In the above case, the defendant was a high school pool equipment manager who secretly videotaped a 14-year-old student as she was changing out of her swimsuit. The lower court dismissed the case finding that the images did not meet the definition of lewd. However, the appellate court said this issue needed to be reconsidered and sent the case back for further review.

If you have been charged with a crime, contact an experienced criminal law attorney immediately. An attorney can review your case for its best possible defense. Did the police search your computer and was that search legal? Can the state prove all the elements of your offense beyond a reasonable doubt? Whether a photo is seen as pornographic can depend somewhat on your particular judge or jury. Even if the evidence is clear, an attorney, who is respected in the court house may be able to negotiate a more favorable plea agreement than you could on your own.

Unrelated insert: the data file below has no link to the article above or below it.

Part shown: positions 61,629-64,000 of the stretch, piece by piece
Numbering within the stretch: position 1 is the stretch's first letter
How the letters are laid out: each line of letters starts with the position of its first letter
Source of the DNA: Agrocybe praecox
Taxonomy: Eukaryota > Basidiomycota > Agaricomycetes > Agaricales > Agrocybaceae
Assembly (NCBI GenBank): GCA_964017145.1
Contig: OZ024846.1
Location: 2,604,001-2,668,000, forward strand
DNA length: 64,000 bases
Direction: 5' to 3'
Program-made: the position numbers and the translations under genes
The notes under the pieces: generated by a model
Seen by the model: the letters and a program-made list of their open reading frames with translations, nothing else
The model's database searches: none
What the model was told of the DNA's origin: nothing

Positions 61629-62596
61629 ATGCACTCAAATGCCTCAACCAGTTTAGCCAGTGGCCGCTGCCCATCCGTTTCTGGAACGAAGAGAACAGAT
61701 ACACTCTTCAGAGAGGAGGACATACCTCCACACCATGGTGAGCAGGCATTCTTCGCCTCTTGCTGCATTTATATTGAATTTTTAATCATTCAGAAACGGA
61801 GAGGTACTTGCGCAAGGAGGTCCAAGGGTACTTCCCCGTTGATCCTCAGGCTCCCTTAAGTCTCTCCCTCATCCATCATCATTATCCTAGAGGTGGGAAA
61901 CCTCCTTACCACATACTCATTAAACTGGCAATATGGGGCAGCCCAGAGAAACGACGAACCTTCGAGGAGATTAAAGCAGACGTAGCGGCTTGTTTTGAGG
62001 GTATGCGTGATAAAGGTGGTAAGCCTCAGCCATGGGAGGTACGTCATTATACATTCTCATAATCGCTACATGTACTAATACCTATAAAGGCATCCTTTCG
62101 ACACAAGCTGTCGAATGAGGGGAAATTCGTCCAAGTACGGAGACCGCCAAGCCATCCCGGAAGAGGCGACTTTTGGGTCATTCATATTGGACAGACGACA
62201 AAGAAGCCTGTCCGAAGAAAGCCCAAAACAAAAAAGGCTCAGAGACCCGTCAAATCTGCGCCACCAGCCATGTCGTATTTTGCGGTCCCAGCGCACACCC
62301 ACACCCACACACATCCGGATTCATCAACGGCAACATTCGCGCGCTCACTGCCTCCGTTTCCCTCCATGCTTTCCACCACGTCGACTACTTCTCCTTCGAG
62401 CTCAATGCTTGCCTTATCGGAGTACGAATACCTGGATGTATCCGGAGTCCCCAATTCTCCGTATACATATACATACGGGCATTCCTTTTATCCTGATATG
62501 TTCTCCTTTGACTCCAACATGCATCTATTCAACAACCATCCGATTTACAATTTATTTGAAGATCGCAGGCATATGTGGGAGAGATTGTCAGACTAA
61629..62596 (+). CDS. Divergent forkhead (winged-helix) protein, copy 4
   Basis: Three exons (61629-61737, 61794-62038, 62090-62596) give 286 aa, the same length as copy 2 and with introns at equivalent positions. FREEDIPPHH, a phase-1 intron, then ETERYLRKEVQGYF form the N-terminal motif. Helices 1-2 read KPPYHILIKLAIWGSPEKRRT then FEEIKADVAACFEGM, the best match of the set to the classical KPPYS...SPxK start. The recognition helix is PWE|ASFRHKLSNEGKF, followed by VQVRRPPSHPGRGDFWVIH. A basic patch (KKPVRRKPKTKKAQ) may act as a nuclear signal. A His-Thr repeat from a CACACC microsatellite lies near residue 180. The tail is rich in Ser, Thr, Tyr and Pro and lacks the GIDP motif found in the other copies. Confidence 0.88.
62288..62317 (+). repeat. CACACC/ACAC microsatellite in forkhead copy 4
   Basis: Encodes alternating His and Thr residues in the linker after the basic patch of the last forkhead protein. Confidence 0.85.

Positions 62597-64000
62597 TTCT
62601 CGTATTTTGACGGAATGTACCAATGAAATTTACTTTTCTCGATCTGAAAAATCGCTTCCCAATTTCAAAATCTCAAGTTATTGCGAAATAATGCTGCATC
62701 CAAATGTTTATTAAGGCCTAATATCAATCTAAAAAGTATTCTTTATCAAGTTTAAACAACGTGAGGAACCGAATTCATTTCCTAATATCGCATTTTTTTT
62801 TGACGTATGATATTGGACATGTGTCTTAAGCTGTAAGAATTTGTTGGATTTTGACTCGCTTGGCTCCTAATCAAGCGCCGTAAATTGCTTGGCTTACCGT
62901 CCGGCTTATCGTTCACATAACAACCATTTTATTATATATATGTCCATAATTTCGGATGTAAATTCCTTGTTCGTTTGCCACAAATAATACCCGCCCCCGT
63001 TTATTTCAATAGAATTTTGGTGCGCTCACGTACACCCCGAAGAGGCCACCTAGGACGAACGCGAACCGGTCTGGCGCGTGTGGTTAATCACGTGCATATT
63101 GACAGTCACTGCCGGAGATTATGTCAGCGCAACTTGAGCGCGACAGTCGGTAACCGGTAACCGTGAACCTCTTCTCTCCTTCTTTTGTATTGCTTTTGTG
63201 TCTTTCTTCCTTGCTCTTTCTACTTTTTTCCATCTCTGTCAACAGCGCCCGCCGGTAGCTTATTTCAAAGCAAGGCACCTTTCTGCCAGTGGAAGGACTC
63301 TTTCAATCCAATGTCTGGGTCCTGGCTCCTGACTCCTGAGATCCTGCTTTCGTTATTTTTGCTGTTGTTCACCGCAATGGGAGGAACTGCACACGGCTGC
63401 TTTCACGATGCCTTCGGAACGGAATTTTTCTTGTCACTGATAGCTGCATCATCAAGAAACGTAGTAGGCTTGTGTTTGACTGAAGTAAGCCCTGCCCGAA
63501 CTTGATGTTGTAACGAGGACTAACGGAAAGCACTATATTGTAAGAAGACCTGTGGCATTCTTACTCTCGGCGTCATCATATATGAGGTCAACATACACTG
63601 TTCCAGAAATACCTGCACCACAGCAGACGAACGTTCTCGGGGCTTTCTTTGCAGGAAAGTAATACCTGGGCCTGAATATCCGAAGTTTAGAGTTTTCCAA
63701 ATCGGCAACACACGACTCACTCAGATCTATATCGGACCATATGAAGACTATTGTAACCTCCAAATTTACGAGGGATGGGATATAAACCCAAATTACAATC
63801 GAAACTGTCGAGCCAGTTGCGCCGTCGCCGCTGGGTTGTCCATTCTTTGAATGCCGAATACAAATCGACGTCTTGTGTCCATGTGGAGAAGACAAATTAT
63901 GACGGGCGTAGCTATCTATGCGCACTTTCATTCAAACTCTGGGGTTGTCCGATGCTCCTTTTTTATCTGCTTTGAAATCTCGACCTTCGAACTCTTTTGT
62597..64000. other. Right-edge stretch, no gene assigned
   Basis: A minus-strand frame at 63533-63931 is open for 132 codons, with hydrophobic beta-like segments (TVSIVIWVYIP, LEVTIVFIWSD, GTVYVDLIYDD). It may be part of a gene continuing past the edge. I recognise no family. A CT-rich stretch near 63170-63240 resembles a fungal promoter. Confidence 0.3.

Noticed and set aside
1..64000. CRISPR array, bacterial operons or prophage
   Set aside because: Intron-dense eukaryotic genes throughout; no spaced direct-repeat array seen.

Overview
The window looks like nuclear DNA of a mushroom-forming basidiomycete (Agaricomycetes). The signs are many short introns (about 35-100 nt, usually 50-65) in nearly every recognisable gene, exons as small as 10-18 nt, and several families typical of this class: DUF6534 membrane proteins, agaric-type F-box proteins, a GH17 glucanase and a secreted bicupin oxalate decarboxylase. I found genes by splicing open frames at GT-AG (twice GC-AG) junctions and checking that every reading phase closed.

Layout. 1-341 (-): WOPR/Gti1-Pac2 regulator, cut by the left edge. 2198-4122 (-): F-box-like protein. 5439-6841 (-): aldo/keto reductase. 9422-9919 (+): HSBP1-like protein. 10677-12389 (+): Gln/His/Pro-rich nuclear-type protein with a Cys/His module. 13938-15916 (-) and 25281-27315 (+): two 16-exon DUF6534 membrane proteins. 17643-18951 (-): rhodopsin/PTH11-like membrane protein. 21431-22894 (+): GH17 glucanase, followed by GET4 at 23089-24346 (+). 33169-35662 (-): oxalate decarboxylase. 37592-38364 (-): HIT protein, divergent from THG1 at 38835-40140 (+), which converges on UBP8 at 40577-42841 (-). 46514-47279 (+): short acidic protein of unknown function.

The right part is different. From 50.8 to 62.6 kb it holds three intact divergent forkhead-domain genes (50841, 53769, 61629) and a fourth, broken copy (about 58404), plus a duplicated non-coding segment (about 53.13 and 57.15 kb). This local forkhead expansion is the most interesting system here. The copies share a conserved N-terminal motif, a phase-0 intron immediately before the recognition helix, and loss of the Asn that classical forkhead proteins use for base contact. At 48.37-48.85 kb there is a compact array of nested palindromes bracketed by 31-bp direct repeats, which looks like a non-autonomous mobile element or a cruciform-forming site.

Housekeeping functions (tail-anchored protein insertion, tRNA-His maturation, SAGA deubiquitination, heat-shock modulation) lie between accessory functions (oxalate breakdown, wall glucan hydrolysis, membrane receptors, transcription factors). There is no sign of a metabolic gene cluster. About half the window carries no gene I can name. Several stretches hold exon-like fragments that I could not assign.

If you have questions about this or another related Illinois criminal or traffic matter, please contact Matt Keenan at 847-568-0160 or email matt@mattkeenanlaw.com.

(Besides Skokie, Matt Keenan also serves the communities of Arlington Heights, Chicago, Deerfield, Des Plaines, Evanston, Glenview, Morton Grove, Mount Prospect, Niles, Northbrook, Park Ridge, Rolling Meadows, Wilmette and Winnetka.)

Friday, July 3, 2020

CAN A MURDER SENTENCE IN ILLINOIS BE COMMUTED?

The answer is yes. Given the right circumstances, you can petition the governor to reduce a life sentence, and such petitions have been granted.

The governor of Illinois has full power to commute any sentence or issue a pardon for any petitioner he or she deems is worthy. Current governor J.B. Pritzker has already commuted sentences of convicted felons in a number of cases, including some that were very serious. During the COVID-19 crisis, some requests have even been expedited.